This extended span clearly causes more headaches for wind players than the strings.

"String instruments evolv-ed gradually, there are no exact cut-off dates and its quite clear that an orchestra in the mid-19th century, say, could well have included violins from different periods at the same time," Marcus said. "By Verdi's day, even though the more up-to-date violins had come to resemble the 'modern' violin quite closely, they were still playing on gut strings. So, for 19th-century music a player with the right kind of classical instrument can adjust it by changing or taking off the chin rest and putting on gut strings."

Wind players, on the other hand, have a far harder job finding the historically right instrument.

"Orchestras had the most incredibly diverse range of wind instruments, especially in the early 19th century,' said oboist Dick Earle, who also makes instruments.

"I have about 30 instruments, about 10 or 12 of which I use pretty regularly,' said fellow oboist Anthony Robson. "It's a fairly dazzling array, and all rather complicated because they all take different reeds and set-ups. But it's worth it to be able to work with the range of directors we do, and play a breadth of repertoire you never dreamed you'd ever get round to playing."

Norrington, that evening's conductor, founded the London Classical Players in 1978, "with the specific aim of exploring historical performance practice," and was one of the first to be invited to direct the OAE a decade ago.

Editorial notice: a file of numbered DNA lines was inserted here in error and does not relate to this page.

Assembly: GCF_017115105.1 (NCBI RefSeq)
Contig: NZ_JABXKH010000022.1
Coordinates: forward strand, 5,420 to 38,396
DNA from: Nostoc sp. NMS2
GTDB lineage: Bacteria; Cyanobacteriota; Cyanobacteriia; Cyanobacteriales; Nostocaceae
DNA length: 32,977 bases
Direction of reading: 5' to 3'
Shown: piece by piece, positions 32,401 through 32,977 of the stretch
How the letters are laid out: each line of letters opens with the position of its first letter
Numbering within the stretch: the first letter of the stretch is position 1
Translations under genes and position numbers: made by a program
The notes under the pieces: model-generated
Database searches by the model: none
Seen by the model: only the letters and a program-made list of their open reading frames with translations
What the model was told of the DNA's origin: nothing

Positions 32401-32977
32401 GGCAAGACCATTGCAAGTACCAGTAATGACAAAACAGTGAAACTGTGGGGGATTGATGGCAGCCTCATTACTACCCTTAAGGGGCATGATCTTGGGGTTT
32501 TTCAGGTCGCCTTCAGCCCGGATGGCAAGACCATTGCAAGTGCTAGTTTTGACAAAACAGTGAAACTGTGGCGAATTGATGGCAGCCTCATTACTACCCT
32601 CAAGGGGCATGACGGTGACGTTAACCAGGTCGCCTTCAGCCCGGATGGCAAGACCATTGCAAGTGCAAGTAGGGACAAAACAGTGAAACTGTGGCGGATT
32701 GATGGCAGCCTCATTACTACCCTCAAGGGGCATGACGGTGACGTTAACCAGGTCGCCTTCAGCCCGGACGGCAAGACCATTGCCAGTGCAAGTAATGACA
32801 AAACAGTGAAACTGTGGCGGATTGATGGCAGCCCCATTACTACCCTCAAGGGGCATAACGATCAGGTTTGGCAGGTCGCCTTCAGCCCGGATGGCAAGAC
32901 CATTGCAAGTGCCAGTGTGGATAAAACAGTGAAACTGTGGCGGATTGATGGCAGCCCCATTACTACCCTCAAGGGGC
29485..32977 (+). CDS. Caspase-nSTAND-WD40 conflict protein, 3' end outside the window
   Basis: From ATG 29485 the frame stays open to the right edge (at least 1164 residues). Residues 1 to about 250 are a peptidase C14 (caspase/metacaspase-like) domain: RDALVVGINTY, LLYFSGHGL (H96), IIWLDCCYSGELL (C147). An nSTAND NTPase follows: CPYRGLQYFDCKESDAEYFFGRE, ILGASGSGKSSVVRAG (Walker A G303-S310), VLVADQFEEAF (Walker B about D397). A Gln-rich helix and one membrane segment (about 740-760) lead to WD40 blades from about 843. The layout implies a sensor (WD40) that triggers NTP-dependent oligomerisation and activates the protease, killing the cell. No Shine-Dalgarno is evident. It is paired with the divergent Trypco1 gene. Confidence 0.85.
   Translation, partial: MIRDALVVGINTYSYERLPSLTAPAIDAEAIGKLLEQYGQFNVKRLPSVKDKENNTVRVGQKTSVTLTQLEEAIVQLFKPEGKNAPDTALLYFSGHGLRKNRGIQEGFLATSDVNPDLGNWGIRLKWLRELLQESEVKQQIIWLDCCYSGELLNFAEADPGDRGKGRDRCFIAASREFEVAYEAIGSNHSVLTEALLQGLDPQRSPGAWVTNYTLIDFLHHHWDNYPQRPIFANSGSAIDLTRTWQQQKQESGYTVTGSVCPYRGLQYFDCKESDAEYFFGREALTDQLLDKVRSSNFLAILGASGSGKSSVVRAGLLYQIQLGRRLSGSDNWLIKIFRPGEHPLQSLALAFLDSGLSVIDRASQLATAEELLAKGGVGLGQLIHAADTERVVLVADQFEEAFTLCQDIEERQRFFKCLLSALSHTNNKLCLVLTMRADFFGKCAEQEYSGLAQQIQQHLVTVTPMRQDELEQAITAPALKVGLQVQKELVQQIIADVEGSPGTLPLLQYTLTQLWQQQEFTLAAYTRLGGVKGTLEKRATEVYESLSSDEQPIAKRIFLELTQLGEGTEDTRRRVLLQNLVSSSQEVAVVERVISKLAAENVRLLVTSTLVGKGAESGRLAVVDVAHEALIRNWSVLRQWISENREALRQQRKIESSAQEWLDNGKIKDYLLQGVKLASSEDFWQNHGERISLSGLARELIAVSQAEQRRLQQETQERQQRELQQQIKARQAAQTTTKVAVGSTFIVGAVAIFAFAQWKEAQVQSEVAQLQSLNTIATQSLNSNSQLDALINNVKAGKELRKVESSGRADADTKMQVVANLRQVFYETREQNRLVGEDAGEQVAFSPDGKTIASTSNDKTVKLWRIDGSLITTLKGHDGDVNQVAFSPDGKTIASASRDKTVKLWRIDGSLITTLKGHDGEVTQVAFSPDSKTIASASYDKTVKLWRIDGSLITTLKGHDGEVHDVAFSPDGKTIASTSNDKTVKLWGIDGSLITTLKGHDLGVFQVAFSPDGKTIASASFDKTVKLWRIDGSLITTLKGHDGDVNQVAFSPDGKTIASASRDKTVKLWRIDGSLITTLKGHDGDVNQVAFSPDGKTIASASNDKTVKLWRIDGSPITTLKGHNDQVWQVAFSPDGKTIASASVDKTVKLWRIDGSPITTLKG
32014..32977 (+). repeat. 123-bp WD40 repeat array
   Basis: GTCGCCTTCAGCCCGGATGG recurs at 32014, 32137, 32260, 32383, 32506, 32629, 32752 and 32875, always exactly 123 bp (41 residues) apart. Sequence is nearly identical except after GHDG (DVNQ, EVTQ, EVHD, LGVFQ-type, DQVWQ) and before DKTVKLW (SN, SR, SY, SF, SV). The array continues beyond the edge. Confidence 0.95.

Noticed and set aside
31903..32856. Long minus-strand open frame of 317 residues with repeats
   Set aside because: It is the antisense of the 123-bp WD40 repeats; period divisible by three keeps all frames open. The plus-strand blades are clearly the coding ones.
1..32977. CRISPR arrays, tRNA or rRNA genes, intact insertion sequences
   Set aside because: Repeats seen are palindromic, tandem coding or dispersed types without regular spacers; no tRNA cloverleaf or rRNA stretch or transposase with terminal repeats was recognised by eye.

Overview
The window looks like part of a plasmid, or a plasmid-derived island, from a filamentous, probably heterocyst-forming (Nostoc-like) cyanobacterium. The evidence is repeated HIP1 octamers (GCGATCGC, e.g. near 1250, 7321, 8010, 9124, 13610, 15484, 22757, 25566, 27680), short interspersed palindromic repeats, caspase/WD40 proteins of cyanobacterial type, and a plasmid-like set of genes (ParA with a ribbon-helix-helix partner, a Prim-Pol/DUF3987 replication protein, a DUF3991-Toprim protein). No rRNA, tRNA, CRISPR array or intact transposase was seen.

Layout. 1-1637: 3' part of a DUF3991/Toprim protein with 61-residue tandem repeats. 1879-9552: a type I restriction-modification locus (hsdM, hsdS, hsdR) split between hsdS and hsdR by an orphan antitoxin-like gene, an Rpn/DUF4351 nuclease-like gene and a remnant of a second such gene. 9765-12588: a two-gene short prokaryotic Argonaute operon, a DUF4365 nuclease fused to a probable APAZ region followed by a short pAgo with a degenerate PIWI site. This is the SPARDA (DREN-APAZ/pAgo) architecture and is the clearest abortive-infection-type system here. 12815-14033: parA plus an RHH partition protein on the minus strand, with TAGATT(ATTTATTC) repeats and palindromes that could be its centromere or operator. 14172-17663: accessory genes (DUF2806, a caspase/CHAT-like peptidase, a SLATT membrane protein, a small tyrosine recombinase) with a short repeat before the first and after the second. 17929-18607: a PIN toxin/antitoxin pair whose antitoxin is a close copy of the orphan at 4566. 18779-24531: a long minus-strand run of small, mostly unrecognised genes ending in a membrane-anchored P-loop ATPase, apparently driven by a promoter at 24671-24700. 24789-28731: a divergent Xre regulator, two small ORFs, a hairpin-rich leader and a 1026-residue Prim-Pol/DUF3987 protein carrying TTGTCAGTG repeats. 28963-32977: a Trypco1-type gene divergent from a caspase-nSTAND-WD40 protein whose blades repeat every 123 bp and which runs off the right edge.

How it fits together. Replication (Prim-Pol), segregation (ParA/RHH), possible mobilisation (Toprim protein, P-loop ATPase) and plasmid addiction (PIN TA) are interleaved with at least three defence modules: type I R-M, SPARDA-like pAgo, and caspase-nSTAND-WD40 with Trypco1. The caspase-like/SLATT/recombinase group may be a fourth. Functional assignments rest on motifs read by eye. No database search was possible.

"Orchestras ought to be run by the players, because it's good for them to feel they are working for themselves -- and that's where the future lies," Norrington said. "And when I go now to conduct the Boston Symphony or to Berlin, or wherever, I rather like being the guest. I'm used to this relationship, and I don't actually want to be running the whole shop. And I certainly hope to be working with the OAE even more in the next few years."

"There has been an enormous change in attitude toward the period-instrument movement in the musical world," he said. "Instead of saying: 'It's rubbish, it'll go away,' as they were still doing 10 years ago, they now realize it has something to offer everybody musically. I've been conducting in places as far apart as Los Angeles, Vienna and Stockholm, and the players there are now asking: 'Should we be doing vibrato here? And, couldn't we do this in a more 18th-century way?' and so on. Of course, what we were doing was dismissed for a long time," said Marcus. "So it's extremely interesting to see the influence we're finally having on the way modern orchestras play -- and we're glad now to feel that we don't inhabit a ghetto."

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THE whiff of victory and the triumphant conquest of neighboring periods has nonetheless left some of the pioneers of the wilderness years with a lingering sense of nostalgia. "I sometimes feel that we've got away from the innocence of the early days of the baroque scene," said Anthony Robson. "Things were a lot more rough and ready, but there was a kind of raw beauty about it. So it's very good to go back and play a lot of baroque music every so often. It's wonderful to play Bach again, for example, if you haven't played him for six months. It's just balm to the soul."


First published: International Herald Tribune

© Roderick Conway Morris 1975-2016